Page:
In an age where swiping right on Tinder is seen as a romantic gesture, it’s safe to say that technology has completely revolutionised the way we communicate, particularly when it comes to expressing our feelings. Indeed, although 94% of adults think that writing by hand is important, on average we handwrite letters about twice a year.
Skype, email and text are really effective ways of connecting people across the globe but they don't quite convey the warmth and emotion of a handwritten letter. As it's National Stationery Week - a week for celebrating the written word - here's 11 reasons why you should write a letter immediately - BY HAND.
Hamlet and Ophelia. John Keats and Fanny Bawn. Noah and Allie. All the greatest love stories are cemented with a love letter, proving there’s nothing more romantic than professing your passion on paper. A letter says "I love you enough to take the time to show it the hard way" so if you've broken a few bridges with someone, make things up the old fashion way with a romantic love letter.
It’s a great way to express yourself
When writing a letter there’s no hiding behind emojis and cryptic text speak to mask your true feelings. Writing forces you to think about how you really feel, encouraging you to let all your emotions out in the open.
It’s good for you
And when you do let it all out in the open, you’ll feel really good about yourself! Science has linked expressive writing to a better mood, reduced stress and an improved sense of wellbeing.
And it’s good for other people too
What would've happened to Harry if he didn’t receive his letter from Hogwarts?! He’d probably still be living in a cupboard under the stairs, working your average 9-5 office admin job, horribly unaware that he’s one of the greatest wizards of all time. After all we know what happened when Juliet's letter didn't reach Romeo - their relationship literally ended in tragedy! Handwritten letters are a great, authentic way to inform someone of good news and at the very least provide a nice change from only having bills to open.[embed]http://gph.is/VwQl2H[/embed]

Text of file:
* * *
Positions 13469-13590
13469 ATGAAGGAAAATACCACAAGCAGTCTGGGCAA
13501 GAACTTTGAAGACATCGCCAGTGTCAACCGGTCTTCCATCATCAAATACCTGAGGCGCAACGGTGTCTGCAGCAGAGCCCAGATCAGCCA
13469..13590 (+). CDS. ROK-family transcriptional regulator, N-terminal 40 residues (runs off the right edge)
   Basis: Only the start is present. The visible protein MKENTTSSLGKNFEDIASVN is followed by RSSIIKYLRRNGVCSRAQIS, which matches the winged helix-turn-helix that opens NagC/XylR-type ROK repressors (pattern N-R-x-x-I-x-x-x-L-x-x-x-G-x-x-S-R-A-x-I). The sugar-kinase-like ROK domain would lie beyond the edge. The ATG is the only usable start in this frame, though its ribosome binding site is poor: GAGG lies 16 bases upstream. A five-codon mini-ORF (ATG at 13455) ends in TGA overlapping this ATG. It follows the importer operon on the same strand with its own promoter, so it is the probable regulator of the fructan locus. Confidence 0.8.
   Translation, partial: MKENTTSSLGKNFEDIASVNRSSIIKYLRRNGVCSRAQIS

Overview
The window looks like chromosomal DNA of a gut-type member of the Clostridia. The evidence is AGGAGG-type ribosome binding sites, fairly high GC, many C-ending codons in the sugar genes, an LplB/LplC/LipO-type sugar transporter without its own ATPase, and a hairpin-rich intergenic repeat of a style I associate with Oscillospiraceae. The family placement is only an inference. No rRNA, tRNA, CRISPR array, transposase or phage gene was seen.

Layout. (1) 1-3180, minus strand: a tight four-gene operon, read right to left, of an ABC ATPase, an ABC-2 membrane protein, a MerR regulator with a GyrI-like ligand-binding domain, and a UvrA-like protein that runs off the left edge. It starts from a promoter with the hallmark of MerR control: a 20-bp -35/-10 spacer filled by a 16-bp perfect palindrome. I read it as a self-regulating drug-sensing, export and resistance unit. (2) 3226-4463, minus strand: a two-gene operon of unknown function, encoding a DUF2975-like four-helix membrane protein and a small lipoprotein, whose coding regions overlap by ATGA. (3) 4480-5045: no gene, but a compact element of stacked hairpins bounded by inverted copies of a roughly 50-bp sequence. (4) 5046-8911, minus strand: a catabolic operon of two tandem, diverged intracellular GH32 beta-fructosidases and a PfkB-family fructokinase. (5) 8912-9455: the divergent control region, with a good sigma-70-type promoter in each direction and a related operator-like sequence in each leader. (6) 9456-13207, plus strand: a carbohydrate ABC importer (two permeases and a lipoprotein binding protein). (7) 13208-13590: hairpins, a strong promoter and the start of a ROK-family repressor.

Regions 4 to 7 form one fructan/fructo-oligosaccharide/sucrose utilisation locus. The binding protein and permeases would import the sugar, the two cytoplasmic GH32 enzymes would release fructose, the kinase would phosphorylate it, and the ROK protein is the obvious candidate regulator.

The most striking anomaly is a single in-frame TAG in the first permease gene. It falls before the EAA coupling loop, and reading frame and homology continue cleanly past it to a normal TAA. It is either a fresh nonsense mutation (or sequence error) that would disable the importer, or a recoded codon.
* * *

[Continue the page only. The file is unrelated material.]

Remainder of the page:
But Seriously, they do make a difference
Okay, both instances above aren't real life but letters really can make a difference in the world. Many not-for-profit organisations encourage friendship through letter writing, such as Humanwrites, a charity that encourages letter writing to prison inmates. There are also several world wide pen pal schemes that connect people all over the globe, allowing you to exchange stories, advice and words of wisdom with people you wouldn't otherwise interact with. This is especially good for children who want to improve their language skills and learn about other cultures.[embed]http://gph.is/2ghc5QH[/embed]
Letters Are Powerful
Epistolary history is full of powerful, open letters that have changed the course of history or influenced the world in some way. Martin Luther King’s Letters From Birmingham Jail became one of the most beautiful, defining texts of the Civil Rights Movement when they were smuggled out of his cell and printed in national newspapers. Nelson Mandela’s letters also helped shape a new South Africa - keeping his voice present in politics when he was isolated from the world during his 27 years in prison.
Letters are Preserved